A former Microsoft executive and his teenage son are presumed dead after their small plane crashed into a residential neighborhood a few blocks from an airport while trying to land, setting fire to two houses and killing as many as four other people, the man's brother and authorities said.
Bill Henningsgaard and his teenage son, Maxwell, were traveling the East Coast to visit colleges, and Connecticut was part of the itinerary, said Blair Henningsgaard, the city attorney in Astoria, Ore.
Just before noon Friday, the multi-engine, propeller-driven plane struck two small homes near Tweed New Haven Airport. The aircraft's left wing lodged in one house and its right wing in the other.
The family learned it was Bill Henningsgaard's plane through the tail number, his brother said.
Bill Henningsgaard was a member of Seattle-based Social Venture Partners, a foundation that helps build up communities. The foundation extended its condolences to his wife and two daughters.
"There are hundreds of people that have a story about Bill — when he went the extra mile, when he knew just the right thing to say, how he would never give up. He was truly all-in for this community, heart, mind and soul," the foundation wrote Friday in a post on its website
Late Friday, officials from a number of agencies were still at the scene trying to determine how many people had been killed. Officials said the total was four to six. The victims of the crash have not been identified.
"We haven't recovered anybody at this point, and we presume there is going to be a very bad outcome," East Haven fire Chief Douglas Jackson said Friday.
National Transportation Safety Board investigator Robert Gretz said at a news conference Friday night there were casualty reports of two or three people in the plane and two or three people in one of the homes, including two children, ages 1 and 13. He said the reports were unconfirmed and that local and state authorities were at the scene looking for victims.
Hours after the crash, Malloy said rescuers had spotted two bodies, including one of an adult but hadn't recovered them. The plane's fuselage had entered one of the houses, and the recovery effort was focusing on the home's basement, he said.
Mayor Joseph Maturo Jr. said later that the houses were still unstable and crews had not completed a full search.
The 10-seater plane, a Rockwell International Turbo Commander 690B, flew out of Teterboro Airport in New Jersey and crashed at 11:25 a.m., the Federal Aviation Administration said.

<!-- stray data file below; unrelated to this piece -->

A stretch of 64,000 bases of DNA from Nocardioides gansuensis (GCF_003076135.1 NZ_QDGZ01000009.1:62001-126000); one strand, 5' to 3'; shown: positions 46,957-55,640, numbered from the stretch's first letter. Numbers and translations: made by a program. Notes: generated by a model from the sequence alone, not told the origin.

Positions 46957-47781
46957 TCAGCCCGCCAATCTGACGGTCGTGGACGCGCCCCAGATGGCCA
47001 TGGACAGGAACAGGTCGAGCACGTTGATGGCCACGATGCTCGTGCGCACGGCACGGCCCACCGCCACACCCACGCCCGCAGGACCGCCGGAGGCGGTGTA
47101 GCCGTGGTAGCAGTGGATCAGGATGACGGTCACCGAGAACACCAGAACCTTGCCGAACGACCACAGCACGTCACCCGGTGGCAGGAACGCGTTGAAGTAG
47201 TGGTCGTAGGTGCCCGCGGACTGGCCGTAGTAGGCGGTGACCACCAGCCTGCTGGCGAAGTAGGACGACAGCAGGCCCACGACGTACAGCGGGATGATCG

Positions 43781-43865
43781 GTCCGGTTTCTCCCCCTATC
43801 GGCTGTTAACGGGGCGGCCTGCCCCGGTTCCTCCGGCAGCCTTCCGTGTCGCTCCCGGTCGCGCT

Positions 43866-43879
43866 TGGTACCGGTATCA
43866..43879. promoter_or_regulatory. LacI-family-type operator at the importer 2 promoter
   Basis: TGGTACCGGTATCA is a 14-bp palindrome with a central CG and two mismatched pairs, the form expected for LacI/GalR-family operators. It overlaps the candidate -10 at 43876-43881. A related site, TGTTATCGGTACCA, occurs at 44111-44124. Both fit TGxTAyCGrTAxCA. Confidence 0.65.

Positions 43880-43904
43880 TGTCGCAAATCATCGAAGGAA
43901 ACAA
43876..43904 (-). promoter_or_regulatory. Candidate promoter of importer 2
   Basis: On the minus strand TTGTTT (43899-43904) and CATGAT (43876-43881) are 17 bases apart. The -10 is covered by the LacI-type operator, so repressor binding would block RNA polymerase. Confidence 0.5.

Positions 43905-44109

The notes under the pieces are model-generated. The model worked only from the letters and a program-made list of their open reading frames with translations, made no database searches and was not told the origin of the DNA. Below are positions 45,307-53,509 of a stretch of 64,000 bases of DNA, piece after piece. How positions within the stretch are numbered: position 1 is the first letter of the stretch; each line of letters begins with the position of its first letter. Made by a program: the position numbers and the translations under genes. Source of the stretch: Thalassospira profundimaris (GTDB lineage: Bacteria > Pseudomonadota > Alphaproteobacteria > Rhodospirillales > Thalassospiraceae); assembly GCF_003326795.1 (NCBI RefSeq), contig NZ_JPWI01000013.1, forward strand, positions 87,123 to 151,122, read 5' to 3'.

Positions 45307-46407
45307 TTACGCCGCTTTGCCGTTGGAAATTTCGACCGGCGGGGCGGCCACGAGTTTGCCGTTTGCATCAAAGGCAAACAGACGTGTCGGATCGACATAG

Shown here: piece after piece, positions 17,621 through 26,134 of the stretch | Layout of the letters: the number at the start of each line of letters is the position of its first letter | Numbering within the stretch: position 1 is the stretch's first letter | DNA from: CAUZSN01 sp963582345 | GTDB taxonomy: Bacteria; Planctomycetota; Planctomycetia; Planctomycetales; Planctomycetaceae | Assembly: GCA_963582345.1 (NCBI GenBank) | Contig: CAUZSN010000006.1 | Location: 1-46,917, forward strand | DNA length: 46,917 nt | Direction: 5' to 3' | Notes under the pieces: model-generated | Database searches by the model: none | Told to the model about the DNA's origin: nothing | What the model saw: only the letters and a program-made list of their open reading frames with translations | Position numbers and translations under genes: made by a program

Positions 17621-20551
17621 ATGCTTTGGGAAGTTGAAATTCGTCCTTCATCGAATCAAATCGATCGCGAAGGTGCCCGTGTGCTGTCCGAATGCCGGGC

Tweed's airport manager, Lori Hoffman-Soares, said the pilot had been in communication with air traffic control and hadn't issued any distress calls.
"All we know is that it missed the approach and continued on," she said.
A neighbor, David Esposito, said he heard a loud noise and then a thump: "No engine noise, nothing."
"A woman was screaming her kids were in there," he said.
Esposito, a retired teacher, said he ran into the upstairs of the house, where the woman believed her children were, but couldn't find them after frantically searching a crib and closets. He returned downstairs to search some more, but he dragged the woman out when the flames became too strong.
Bill Henningsgaard was involved in another plane crash years a few years ago.
In April 2009, he was flying a small plane from Astoria to Seattle when the engine quit and he tried to glide back to the airport. As he wrote 10 days later on a blog post, the plane crashed into the Columbia River after a harrowing five-minute descent. He and his passenger — his then-84-year-old mother, a former Astoria mayor — climbed out on a wing and were rescued by a boat as the plane began to sink.
Henningsgaard was a longtime board member at Youth Eastside Services, a Bellevue, Wash.-based agency that provides counseling and substance-abuse treatment, and led the organization's $10.7 million fundraising campaign for its new headquarters, which opened in 2008.
A vigil for the victims of the crash is planned for Saturday night at Margaret Tucker Park.